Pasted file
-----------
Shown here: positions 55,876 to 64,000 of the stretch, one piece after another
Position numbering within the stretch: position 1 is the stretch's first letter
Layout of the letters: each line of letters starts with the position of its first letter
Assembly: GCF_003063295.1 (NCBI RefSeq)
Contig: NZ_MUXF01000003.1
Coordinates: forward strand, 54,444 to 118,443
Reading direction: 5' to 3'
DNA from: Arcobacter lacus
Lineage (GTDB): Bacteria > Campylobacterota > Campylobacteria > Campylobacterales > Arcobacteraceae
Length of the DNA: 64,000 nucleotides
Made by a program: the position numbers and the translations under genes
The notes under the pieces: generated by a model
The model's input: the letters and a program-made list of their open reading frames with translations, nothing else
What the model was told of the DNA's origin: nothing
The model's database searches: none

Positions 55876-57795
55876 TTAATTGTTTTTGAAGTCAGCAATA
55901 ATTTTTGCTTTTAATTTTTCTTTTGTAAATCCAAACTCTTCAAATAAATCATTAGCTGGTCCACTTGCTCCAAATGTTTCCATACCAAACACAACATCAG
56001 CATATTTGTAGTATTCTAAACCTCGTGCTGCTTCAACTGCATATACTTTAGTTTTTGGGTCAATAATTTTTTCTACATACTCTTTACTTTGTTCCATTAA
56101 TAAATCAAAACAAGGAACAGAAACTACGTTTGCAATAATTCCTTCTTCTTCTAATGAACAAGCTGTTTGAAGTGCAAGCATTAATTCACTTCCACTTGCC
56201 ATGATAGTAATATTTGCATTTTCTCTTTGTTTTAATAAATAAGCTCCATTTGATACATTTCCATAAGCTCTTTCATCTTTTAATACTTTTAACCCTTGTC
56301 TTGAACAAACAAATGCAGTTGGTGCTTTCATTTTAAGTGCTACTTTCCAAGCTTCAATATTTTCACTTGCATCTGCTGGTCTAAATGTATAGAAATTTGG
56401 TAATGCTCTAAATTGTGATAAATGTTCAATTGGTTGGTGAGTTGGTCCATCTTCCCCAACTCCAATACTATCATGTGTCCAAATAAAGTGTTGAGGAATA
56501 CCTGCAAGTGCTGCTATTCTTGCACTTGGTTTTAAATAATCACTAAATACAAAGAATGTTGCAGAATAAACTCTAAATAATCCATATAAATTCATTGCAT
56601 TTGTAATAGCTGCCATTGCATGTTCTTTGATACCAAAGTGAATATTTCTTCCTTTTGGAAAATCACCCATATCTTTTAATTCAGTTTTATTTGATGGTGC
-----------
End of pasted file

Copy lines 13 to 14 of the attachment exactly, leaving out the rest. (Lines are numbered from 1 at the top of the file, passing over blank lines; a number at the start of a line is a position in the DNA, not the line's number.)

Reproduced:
The model's input: the letters and a program-made list of their open reading frames with translations, nothing else
What the model was told of the DNA's origin: nothing